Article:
Seen on July 26, 2009, Saturn's moon Enceladus - 500km (310 mi) across - lies approximately 200,000 km away from Cassini. (NASA/JPL) #

Icy jets of Enceladus are viewed by Cassini on May 18th, 2010 at a distance of approximately 17,000 km (11,000 mi). Cassini is on the night side of the moon, viewing brightly-lit plumes of ice being ejected from fissures at Enceladus' south pole. Image scale is 100 meters (329 feet) per pixel. (NASA/JPL/SSI) #

Another view of Enceladus' southern ice plumes, seen on November 21, 2009. The moon's cryovolcanic activity was first discovered by Cassini in 2005, and continues to be a focus of research. Primarily made up of water vapor, the plumes also contain trace amounts of nitrogen, methane, carbon dioxide, propane, ethane, and acetylene. (NASA/JPL/SSI) #

Cassini approaches closer to Enceladus on November 21, 2009, approximately 2,028 km away, showing fissures and ridges in the icy surface. (NASA/JPL/SSI) #

A closer view of a feature on Enceladus called Baghdad Sulcus, one of four "tiger stripes" that cross Enceladus' south pole, seen on November 21, 2009. Cassini was targeting the area to examine plume sources, the scale is approximately 30m (100ft) per pixel. (NASA/JPL/SSI) #

An even closer view of Baghdad Sulcus on Enceladus, seen by Cassini on November 21, 2009. With a scale of approximately 12m (40ft) per pixel, relatively small surface features such as icy boulders appear visible. This image covers approximately 12 km (7.5 mi) from side to side. (NASA/JPL/SSI) #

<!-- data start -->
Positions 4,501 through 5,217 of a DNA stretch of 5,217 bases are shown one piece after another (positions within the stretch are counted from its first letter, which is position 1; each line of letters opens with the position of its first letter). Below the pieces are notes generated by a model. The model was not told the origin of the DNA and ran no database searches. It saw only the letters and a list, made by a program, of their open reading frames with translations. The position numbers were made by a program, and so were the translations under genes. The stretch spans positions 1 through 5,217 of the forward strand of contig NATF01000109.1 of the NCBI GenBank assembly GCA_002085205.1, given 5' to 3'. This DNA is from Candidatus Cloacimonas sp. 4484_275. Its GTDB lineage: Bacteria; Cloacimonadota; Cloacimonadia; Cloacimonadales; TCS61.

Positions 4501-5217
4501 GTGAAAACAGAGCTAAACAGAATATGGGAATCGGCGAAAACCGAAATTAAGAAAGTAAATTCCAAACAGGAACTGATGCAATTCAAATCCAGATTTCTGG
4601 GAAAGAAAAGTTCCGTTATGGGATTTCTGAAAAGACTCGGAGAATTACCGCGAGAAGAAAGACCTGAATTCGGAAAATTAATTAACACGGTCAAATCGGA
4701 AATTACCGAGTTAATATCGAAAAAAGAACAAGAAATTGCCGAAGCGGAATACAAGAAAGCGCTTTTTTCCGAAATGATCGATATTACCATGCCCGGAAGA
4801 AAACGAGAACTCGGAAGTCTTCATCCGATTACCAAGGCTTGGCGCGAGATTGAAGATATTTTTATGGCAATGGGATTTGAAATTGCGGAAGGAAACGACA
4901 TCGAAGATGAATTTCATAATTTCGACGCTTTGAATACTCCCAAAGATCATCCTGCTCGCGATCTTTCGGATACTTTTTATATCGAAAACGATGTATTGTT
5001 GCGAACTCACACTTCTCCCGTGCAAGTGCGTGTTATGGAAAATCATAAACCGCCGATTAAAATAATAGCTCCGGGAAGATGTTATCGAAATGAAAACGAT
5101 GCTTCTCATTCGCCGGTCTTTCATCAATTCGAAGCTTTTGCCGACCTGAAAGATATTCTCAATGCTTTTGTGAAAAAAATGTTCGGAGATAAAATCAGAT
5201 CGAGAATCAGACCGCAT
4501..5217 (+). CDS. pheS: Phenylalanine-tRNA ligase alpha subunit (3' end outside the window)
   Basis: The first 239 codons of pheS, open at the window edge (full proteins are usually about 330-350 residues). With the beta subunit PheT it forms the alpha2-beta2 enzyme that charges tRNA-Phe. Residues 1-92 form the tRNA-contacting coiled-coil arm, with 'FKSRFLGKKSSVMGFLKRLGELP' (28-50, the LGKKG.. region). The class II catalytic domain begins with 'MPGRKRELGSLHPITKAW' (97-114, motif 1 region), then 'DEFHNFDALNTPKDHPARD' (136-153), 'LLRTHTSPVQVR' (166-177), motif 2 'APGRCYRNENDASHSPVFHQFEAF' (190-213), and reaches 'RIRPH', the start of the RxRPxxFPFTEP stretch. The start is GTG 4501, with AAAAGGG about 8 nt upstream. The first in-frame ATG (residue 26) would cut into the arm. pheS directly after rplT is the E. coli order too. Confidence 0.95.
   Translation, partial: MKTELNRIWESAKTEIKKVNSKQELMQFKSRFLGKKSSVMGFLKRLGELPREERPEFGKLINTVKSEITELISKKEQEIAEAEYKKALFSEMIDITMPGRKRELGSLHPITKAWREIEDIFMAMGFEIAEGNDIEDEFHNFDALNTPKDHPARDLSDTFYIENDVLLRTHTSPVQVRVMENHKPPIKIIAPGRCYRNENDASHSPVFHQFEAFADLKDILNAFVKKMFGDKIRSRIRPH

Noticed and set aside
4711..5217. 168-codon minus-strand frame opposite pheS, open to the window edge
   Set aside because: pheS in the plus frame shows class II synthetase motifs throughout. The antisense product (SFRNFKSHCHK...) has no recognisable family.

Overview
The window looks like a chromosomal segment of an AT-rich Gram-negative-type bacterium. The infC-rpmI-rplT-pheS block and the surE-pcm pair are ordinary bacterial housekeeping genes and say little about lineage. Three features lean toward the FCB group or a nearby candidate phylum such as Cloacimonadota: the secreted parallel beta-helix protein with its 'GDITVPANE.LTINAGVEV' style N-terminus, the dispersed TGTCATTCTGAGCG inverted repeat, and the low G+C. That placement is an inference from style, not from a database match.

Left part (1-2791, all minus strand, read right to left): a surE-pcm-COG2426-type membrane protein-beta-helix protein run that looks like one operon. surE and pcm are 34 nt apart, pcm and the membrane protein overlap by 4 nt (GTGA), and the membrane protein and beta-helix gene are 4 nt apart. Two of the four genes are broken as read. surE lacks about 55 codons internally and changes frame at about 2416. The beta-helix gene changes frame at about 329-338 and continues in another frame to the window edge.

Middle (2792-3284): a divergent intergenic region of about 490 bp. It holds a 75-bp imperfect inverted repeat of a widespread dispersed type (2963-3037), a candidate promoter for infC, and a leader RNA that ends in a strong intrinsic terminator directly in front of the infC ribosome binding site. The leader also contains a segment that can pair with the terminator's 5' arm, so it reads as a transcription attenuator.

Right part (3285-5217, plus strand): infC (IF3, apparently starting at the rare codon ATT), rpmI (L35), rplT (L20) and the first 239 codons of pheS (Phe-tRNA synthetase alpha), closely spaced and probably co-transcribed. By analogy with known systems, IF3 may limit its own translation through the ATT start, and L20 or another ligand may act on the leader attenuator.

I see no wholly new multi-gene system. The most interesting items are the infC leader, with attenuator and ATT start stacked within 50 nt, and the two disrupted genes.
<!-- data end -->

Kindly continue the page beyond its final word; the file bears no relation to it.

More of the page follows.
Enceladus continues to spew ice into space, seen by Cassini on October 14, 2009. (NASA/JPL/SSI) #

Saturn's tiny moon Helene, seen here by Cassini on March 03, 2010. Discovered in 1980, Helene is only 35 km (28 mi) wide. (NASA/JPL/SSI) #

On May 18, 2010, Cassini aimed its camera towards Saturn's largest moon Titan, capturing at the same time the edge of Enceladus (dark region at bottom) and Saturn's rings between the two moons. (NASA/JPL/SSI) #

An October 14th, 2009 view of Saturn's brightly lit moon Tethys. Tethys is one of the four Saturnian moons discovered by astronomer Giovanni Domenico Cassini, first seen in 1684. It is an icy body slightly larger than 1,000 km (620 mi) across. (NASA/JPL/SSI) #

Appearing like eyes on a potato, craters cover the dimly lit surface of the moon Prometheus in this image from the Cassini spacecraft's flyby on January 27th, 2010. This view looks toward the trailing hemisphere of Prometheus (86 km, or 53 mi across). The view was obtained at a distance of approximately 34,000 km (21,000 mi) from Prometheus. Image scale is 200 meters (656 feet) per pixel. (NASA/JPL/SSI) #